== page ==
Doctrine of restitution

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This article was written by Rishabh Soni and further updated by Samiksha Singh and Sakshi Singh. This article discusses the doctrine of restitution, its applicability, scope, and objective under the Indian Contract Act, 1872, as well as the Specific Relief Act, 1963, along with the relevant provisions and legal precedents. The application of the doctrine of restitution under the Code of Civil Procedure, 1908, has also been explored.

In Indian legal jurisprudence, contracts are one of the most commonly used legal relations of give and take. Since the relations of give and take, i.e. the exchange of liabilities and claims, are the most conducive arrangements for taking the unjust disadvantage of another party, the most common incorporation of the doctrine of restitution is done via the Indian Contract Act, 1872 (hereinafter referred to as “ICA, 1872”). When a party to the contract is unjustly enriched or benefitted by the other party, it is the obligation of the party so unjustly enriched to return the benefits or compensate the other party. 

If one party performs his part of the obligation under the contract and the other party refuses subsequently, either damages can be claimed under Sections 73, 74 and 75 of the ICA, 1872, or the parties can apply for specific performance of the contract under the Specific Relief Act, 1963 (hereinafter referred to as “SRA, 1963”). However, if one of the parties performs its obligation and the contract becomes void or is discovered to be void, relief can be sought under Section 65 of the ICA, 1872, which is often termed as ‘restitution’. 

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In this article, we will discuss the doctrine of restitution in detail. However, it must be noted that restitution is not only a concept under contract law but is also used to restore the position of a party in a civil suit if one of the parties has derived undue advantages. This article will explore the same with reference to relevant case laws.

The word restitution is derived from the Latin word ‘restituere’ which means to ‘rebuild’ or to ‘restore’. It refers to the restoration of wrongful gains by the defendant and putting the plaintiff in the status quo possessed before the contract was made. The doctrine of restitution is derived from the Latin phrase ‘restitutio in integrum’, which implies a restoration of the rightful recipient back to his original position. The aim of restitution is not the creation of a new contract between the parties, but merely the restoration of the benefit received by one of the parties back to the rightful owner.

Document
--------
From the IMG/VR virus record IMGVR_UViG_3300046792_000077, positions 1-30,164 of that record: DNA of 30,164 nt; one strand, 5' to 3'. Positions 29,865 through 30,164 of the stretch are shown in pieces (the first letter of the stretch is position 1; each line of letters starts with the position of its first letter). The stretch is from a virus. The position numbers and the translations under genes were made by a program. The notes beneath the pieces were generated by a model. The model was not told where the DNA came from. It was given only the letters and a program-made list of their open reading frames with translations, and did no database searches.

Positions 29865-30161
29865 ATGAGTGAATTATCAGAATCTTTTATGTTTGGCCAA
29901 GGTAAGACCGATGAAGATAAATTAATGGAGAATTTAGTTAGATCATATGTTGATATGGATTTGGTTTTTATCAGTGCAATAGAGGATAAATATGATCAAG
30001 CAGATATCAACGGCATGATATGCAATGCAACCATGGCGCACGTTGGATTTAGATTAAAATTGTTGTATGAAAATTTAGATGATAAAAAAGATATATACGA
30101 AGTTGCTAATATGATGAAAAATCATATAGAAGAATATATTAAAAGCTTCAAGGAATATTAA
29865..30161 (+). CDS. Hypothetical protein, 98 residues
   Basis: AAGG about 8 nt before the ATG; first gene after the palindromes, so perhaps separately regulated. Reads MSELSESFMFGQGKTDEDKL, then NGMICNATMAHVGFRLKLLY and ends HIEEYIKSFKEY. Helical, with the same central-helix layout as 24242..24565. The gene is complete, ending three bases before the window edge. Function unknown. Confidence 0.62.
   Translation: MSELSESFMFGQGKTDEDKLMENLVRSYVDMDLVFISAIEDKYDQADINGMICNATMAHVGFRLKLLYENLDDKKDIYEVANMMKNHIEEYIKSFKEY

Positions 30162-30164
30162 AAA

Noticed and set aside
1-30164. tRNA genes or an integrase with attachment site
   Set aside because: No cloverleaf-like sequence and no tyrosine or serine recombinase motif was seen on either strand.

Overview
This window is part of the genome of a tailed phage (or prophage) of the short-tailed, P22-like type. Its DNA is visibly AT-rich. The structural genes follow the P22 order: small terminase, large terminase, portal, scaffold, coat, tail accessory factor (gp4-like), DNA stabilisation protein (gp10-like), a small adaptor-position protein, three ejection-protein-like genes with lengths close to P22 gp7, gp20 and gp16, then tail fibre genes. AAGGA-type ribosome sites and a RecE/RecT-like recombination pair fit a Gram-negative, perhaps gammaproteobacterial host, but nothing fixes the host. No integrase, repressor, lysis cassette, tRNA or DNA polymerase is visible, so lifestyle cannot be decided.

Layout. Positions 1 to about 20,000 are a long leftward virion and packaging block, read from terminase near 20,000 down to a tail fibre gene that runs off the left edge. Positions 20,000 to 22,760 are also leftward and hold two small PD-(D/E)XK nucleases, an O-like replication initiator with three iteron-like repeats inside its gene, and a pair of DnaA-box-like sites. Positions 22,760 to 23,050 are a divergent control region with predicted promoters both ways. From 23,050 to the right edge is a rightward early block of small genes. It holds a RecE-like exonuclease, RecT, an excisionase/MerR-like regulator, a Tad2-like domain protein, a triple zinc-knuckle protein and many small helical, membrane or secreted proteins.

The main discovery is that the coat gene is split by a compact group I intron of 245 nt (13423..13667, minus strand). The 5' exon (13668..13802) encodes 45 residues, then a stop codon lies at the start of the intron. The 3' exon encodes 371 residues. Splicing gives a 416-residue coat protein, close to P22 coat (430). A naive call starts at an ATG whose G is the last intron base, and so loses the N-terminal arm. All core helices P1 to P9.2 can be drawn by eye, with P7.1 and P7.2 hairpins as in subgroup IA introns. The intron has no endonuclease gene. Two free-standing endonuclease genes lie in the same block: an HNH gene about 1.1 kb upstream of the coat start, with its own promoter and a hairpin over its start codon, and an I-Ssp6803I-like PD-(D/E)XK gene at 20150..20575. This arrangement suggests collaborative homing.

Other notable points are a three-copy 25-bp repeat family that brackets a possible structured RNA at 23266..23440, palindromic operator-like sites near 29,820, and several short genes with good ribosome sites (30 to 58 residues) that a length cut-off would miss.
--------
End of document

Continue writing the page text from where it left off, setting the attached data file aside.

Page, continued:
The rationale behind this doctrine is that one party must not be allowed an advantage or benefit which is not owed to him at the expense of the rightful owner. In other words, restitution is to return or give back, thereby restoring the original status of the rightful owner. 

To restore the rightful owner back to the original position

The aim of restitution is not to create a new contract or an obligation. Rather, the aim of restitution is to restore the benefit or advantage wrongly received by one party back to the rightful owner. 

This may be better understood with the help of an illustration: P pays an advance of Rs 5000/- to S for a dance performance at P’s event. On the date of the event, S broke her leg and was unable to perform. Here, S is bound to return the advance sum paid to her by P. Thus, in this case, there was no new contract that was entered into between P and S. S was only obligated to return what was duly owed to P in order to restore P’s original position. 

Prevent unjust enrichment

The aim of this doctrine is to prevent unjust enrichment. In other words, the objective of this doctrine is to prevent a party from avoiding the agreement he entered into after certain benefits are received by him under that agreement. Sometimes, one of the parties to a contract derives the benefit of the contract but does not perform the duties assigned to him under it. In such a situation, the doctrine of restitution applies, and it compels the person so unjustly enriched to return the benefit. 

In the case of Ram Nagina Singh vs. Governor General in Council (1952), the Calcutta High Court held that the concept of restitution embodied in Section 65 of the ICA, 1872, is a compensatory principle to prevent unjust enrichment.

Provide compensation to the rightful owner

Another objective of the doctrine of restitution is to provide compensation. It must be borne in mind that, in a given case, there can only be two ways in which restitution may be made. These are:

  • By way of restoration, if it is possible; or 
  • By payment of compensation. This is to state that where restoration is not possible, the party may be asked to pay an equivalent sum as compensation. 

Deriving thereby, if there is a contract between two parties and one of the parties unjustly receives a benefit, then, as per the doctrine of restitution, he is bound to return such a benefit to the rightful owner. If restoration in a given case is not possible, then equivalent compensation must be paid to the other party. It is pertinent to not confuse the term “compensation” with “damages.” Damages are paid for the loss suffered by one party on account of a breach of contract. The aim of restitution is not to pay back for the loss suffered by the rightful owner because of the breach. It is only to pay back what was wrongly received from the rightful owner. So, if A wrongly receives Rs. 1000/- from B and because of this, B has to incur an additional cost of Rs. 500/-, A would not be liable to pay Rs. 1500/- to B. A would only be liable to pay back Rs. 1000/- to B, as was originally received. 

Under the ICA, 1872, Section 65 contains the provisions for the doctrine of restitution. It deals with the obligation of the person who has received some advantage under a void agreement or contract. This doctrine is based on a very common rule of consideration, which lays down that a person is required to pay consideration only when he gets something in return. As per Section 25 of the ICA, 1872, an agreement without consideration is void.